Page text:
The word ‘outrage’ has often felt diluted in recent years. There has been a laziness in its use in tabloid headlines to describe boorish behaviour by celebrities or mildly inconvenient politically driven decisions, but the loss of Malaysian Airways Flight MH17 in the events of this weekend in Ukraine have truly underlined what an outrage really is. The very first dictionary I picked up defined outrage as “an act of wanton cruelty or violence; any gross violation of law and decency”. Within the same definition, it then followed on to say that an outrage is anything that strongly offends, insults or affronts the feelings, particularly where something is perceived as an injury, an insult or an injustice.
The destruction of flight MH17 last week seems almost cherry picked to serve as an illustration of this small word, and yet in the unfolding narrative that is coming to light, it almost does not seem enough. It seemed to almost beggar belief that a commercial airline could just drop out of the sky, but as the details began to be reported amid a storm of claim and counter-claim of a missile strike, the true horror began to unfold.
Everyone seems to have general expectations in the event of an airline disaster – and one of those is that rescue teams and investigators should be able to do their work without interference. Now, with the crash site being in the middle of a hotly contested area in a vicious civil war that was already contentious because of the rebels’ links with the Russian government, there was always going to be logistical problems to ensure the safety of the teams involved. However, the story that has been developing over the weekend with rebel forces reportedly actively hindering access to the wreckage and the tales of victims’ bodies and possessions being looted have seemed to recall legends of the worst battlefield looters from the dark ages.
Where does the blame lie? Well, if I’m ever given a choice between something being a conspiracy or a mistake, I’ll usually opt to believe it’s a mistake until there’s evidence of the former. People are stupid, rash and prone to get caught up in adrenaline fuelled misadventures – and the sad, sordid truth for me at this moment is that I believe that nobody got up that morning and made a to-do list that included shooting down a commercial flight carrying innocent men, women and children from a dozen different countries at an altitude that was believed safe from the sort of rag-tag equipment that the rebels were believed to have.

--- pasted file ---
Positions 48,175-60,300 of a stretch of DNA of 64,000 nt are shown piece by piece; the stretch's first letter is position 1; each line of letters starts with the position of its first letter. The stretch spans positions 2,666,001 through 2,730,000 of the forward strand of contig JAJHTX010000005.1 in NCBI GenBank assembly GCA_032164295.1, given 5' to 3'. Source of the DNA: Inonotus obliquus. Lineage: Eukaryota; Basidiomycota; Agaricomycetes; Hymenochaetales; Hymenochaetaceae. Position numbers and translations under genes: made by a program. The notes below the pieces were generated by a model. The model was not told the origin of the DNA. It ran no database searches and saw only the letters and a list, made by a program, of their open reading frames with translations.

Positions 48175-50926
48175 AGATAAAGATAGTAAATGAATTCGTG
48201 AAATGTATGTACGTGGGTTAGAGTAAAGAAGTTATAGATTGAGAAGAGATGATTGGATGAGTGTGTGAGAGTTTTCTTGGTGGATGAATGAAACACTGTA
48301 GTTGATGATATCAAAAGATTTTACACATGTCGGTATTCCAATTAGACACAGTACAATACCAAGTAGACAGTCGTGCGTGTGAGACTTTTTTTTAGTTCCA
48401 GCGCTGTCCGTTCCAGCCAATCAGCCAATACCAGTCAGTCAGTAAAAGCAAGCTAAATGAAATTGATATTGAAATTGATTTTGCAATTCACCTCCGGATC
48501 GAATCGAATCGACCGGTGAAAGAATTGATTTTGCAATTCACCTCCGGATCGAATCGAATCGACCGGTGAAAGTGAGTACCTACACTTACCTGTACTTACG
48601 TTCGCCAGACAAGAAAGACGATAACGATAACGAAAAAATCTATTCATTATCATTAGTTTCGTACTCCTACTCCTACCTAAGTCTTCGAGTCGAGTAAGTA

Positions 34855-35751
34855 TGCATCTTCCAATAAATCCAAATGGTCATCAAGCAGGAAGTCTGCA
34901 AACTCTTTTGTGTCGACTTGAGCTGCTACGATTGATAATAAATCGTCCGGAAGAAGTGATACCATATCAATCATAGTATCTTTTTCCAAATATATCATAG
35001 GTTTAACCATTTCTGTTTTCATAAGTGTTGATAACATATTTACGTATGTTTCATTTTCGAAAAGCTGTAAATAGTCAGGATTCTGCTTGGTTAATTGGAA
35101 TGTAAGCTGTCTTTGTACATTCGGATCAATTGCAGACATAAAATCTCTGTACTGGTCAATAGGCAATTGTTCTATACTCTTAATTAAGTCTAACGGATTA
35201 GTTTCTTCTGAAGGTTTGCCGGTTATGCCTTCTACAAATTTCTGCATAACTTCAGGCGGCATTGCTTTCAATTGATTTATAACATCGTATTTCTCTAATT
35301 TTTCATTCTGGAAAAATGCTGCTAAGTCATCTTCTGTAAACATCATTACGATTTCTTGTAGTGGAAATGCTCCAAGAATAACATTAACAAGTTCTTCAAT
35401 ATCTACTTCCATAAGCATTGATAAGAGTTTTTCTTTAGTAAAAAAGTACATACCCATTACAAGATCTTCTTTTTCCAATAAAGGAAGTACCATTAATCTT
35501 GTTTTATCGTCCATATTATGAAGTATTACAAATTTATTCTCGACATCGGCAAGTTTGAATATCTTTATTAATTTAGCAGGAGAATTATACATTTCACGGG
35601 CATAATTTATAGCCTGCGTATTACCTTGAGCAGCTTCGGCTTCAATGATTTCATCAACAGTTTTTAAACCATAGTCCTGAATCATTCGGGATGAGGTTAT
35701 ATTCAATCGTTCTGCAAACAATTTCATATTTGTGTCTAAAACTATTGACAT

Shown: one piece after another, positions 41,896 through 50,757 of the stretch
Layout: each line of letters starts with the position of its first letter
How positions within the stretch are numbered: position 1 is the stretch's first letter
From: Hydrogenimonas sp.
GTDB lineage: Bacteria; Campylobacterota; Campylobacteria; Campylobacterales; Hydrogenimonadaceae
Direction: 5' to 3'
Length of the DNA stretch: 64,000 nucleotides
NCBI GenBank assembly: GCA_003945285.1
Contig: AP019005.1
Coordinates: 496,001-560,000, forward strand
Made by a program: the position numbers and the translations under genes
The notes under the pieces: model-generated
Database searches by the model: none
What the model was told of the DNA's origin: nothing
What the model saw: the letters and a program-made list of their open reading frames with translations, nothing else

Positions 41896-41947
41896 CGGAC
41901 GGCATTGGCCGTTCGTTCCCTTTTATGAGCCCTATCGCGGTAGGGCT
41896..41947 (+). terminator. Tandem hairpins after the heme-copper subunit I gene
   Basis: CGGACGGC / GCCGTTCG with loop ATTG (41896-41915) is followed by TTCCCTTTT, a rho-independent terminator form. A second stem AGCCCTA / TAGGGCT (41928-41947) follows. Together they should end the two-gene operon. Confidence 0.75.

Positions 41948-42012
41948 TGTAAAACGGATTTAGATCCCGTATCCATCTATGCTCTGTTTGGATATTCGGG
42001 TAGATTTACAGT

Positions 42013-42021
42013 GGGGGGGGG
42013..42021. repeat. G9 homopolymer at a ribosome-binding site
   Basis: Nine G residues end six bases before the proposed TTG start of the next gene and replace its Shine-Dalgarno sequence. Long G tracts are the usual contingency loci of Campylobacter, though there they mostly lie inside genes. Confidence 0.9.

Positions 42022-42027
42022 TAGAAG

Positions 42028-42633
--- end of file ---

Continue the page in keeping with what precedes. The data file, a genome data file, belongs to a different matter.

Even the allegations of looting and the images of news teams inspecting the luggage of victims do little more than confirm the old adage that while individuals may be smart, intelligent and self-aware, people are dumb, opportunistic and insensitive to depths that rightly appal everyone who watches.
My real anger is reserved for those who have been fuelling the war, equipping the rebels to fight as their proxies and who are now caught on the horns of a dilemma. The Russian government is heavily invested in stopping its former provinces from pursuing independent paths or even bolstering the ranks of the European Union. To that end, they have encouraged, trained and equipped the pro-Russian separatists fighting in Ukraine and have been conspicuous in their inability to speak out to condemn the events that have spiralled out of that decision.
With the US President speaking directly this afternoon of the burden resting with Russia to exert influence over the separatists to allow a proper investigation and the reclamation of the dead by their relatives; and with Europe making hard calculations about just how much pain they will be willing to take to exert pressure on Russia in widening economic sanctions, it would seem that Russia is even more isolated today than they have been. But do they care? Perhaps the Russian government is banking on the reliance of its economic neighbours in the EU – particularly in Germany – on its oil exports to mute criticism. Any trade sanctions that would be worthy of the name would have to target the oil revenue flowing into the oligarchs’ coffers, and so a tense battle of nerves would seem to now be the next phase in this horrifying scenario.
If the separatists have had enough time to obliterate enough evidence of exactly what happened, then it is hard to see what will come out of this week beyond a hardening of existing lines and attitudes. Perhaps that is the greatest outrage of this whole disaster.